In Arizona in 2003, looking for peridot, I visited a turquoise seller whom the locals called the “Turquoise Lady”. She said I reminded her of her daughter, Vicky, and told astonishing stories about wild west shows in the 1930s. She said that the Navajo like getting rough turquoise stones and carrying them on horseback, so that the movement of the horse and their riding against their leather chaps polishes the stone in ways that encapsulate the journey.
Not Writing About Turquoise
This meeting, and my knowledge from my travelling as a teenager of the Tibetans’ love of the stone, intrigued me and made me want to include turquoise as a chapter of my book Buried Treasure/Jewels. But I stopped writing about turquoise for two reasons. First because my editor said (in a very firm voice indeed) “enough already” and second because a friend lent me Ellen Meloy’s Pulitzer Prize finalist book The Anthropology of Turquoise (2002) which said such beautiful things about turquoise (and the desert) that I found myself just wanting to copy out her lovely sentences rather than look for something more of my own.
Just now I googled Ellen because I thought it was high time I wrote to her to say how much I enjoyed her writing as, in her terms, a “lone eagle free-lance writer” and was sorrowed to read that she died in 2004, suddenly.
Here are a few of the things she wrote about turquoise, which I noted down in my notes file so long ago, and which I’ve just looked at again:
It is the stone of the desert. It is the color of yearning. . . . Poke a shish kabob skewer through a globe at the Colorado Plateau and it will come out the other side on the Tibetan Plateau. More than all others, the cultures of Tibet and the native American Southwest have absorbed turquoise into their traditions, ceremonies, and folklore.
P117: Priest Bernadino de Sahagun recorded the natives’ descriptions of turquoise: “Some are quite smooth, some roughened, some pitted, some like volcanic rock. It becomes round, it becomes pale. It smokes. The fine turquoise smokes. It becomes rough, it becomes perforated, it becomes pale.” For the mayans, turquoise was sacred… some Mexicans reshaped their teeth and inlaid them with turquoise.
P.109 “Southwestern tribes like the Navajo and Zuni wed turquoise to silver, to the trading post and reservation system, and to an Anglo economy that calved off some of their work from tradition into the realm of the tourist market where, to paraphrase one ethnologist, design became the Indian’s idea of the trader’s idea of what the Anglo thought was an Indian’s idea of design.”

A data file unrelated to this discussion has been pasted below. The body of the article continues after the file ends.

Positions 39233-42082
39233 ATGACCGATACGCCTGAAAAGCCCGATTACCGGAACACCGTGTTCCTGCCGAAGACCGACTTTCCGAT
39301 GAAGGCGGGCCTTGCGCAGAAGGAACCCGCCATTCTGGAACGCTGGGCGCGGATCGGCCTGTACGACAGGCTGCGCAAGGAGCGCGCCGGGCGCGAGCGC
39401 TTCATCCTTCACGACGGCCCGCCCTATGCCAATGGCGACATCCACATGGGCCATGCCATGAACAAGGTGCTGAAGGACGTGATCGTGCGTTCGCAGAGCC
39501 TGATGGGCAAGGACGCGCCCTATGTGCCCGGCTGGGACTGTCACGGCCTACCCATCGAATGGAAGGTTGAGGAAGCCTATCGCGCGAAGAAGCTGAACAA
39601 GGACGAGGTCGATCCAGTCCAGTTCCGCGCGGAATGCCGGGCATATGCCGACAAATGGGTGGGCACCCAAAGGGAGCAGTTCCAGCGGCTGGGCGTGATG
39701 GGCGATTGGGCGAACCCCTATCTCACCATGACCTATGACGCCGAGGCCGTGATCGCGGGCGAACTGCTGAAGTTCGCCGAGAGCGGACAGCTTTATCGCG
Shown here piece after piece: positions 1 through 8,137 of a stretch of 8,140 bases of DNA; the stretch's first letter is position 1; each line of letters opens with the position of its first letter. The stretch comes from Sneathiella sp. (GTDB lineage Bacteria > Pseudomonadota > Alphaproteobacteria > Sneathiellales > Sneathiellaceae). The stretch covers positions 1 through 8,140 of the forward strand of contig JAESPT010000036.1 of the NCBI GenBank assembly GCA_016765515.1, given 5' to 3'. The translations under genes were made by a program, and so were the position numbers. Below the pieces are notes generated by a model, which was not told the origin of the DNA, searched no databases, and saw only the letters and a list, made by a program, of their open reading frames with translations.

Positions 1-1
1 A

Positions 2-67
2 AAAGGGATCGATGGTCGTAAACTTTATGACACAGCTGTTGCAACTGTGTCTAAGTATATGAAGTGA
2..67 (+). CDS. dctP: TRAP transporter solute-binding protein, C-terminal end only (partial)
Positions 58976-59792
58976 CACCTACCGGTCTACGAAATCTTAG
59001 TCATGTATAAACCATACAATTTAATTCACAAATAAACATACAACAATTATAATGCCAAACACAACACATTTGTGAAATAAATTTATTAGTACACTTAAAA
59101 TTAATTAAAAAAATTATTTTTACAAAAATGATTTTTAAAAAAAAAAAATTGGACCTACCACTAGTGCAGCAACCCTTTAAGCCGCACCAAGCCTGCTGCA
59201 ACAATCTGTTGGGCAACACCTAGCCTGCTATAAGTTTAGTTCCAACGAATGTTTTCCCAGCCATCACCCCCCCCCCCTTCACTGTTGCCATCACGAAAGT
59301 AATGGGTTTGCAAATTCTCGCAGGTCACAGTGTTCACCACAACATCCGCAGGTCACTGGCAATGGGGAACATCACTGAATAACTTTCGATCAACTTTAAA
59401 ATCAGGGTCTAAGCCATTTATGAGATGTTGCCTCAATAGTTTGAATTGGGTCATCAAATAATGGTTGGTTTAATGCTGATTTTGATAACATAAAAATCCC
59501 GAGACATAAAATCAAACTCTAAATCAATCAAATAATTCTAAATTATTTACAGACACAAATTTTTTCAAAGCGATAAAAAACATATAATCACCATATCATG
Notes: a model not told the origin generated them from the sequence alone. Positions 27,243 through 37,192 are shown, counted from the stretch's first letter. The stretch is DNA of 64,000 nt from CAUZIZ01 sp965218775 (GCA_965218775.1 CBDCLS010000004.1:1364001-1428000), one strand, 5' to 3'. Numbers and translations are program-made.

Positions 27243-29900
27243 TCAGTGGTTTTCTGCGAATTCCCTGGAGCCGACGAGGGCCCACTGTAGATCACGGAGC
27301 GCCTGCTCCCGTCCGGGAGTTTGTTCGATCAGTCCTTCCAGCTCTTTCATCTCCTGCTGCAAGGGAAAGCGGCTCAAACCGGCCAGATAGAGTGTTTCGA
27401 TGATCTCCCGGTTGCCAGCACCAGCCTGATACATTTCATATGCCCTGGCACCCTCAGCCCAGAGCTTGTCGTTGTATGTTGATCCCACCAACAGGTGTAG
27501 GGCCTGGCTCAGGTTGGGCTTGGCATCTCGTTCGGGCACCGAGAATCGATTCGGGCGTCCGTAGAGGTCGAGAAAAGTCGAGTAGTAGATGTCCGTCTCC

P.116 “What has been said about gold can be said about turquoise: turquoise is the burden of waters.” P116:
During the civil war in 17th century England, a Cambridge scientist Thomas Nicols wrote a Lapidarie, relating the properties (both physical and magical) of all the stones he could learn about. “Of the Turkey-stone they say, That it doth participate with all its masters dangers, perils and evils, and that it doth receive his injuries, and the harm of his blows, falls and contusions onto it self. But those that think that any gems or pretious stones are sensible of injuries, or affected with strange alterations, by a naturall discored which is betwizt them and unclean persons think much amisse: for all gems are materiall, mixt, naturall things, and therefore by their own proper qualities they can effect nothing else but naturall things. (p30)
In Shakespeare’s Merchant of Venice, Shylock, on learning that his daughter has taken his turquoise ring, given him by his betrothed long ago, and swapped it for a monkey, says: “I would not have given it for a wilderness of monkeys’.
Pacific Sky on the Head
And finally, courtesy of a friend, an almost turquoise message from a correspondence chess opponent in Russia:
“From the clean heart I congratulate You with holidays of New! want You lucky cristmas, good health, creative successes, and pacific sky on the head!”